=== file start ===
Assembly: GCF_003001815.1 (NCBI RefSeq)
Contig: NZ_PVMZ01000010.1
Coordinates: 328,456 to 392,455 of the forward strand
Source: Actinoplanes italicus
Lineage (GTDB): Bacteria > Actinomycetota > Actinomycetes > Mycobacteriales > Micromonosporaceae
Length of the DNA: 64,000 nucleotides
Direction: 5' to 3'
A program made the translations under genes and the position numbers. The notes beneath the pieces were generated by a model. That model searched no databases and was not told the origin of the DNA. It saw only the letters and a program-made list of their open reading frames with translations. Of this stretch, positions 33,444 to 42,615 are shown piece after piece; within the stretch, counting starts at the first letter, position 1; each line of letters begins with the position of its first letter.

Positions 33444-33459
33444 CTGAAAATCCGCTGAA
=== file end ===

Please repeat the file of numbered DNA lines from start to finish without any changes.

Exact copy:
Assembly: GCF_003001815.1 (NCBI RefSeq)
Contig: NZ_PVMZ01000010.1
Coordinates: 328,456 to 392,455 of the forward strand
Source: Actinoplanes italicus
Lineage (GTDB): Bacteria > Actinomycetota > Actinomycetes > Mycobacteriales > Micromonosporaceae
Length of the DNA: 64,000 nucleotides
Direction: 5' to 3'
A program made the translations under genes and the position numbers. The notes beneath the pieces were generated by a model. That model searched no databases and was not told the origin of the DNA. It saw only the letters and a program-made list of their open reading frames with translations. Of this stretch, positions 33,444 to 42,615 are shown piece after piece; within the stretch, counting starts at the first letter, position 1; each line of letters begins with the position of its first letter.

Positions 33444-33459
33444 CTGAAAATCCGCTGAA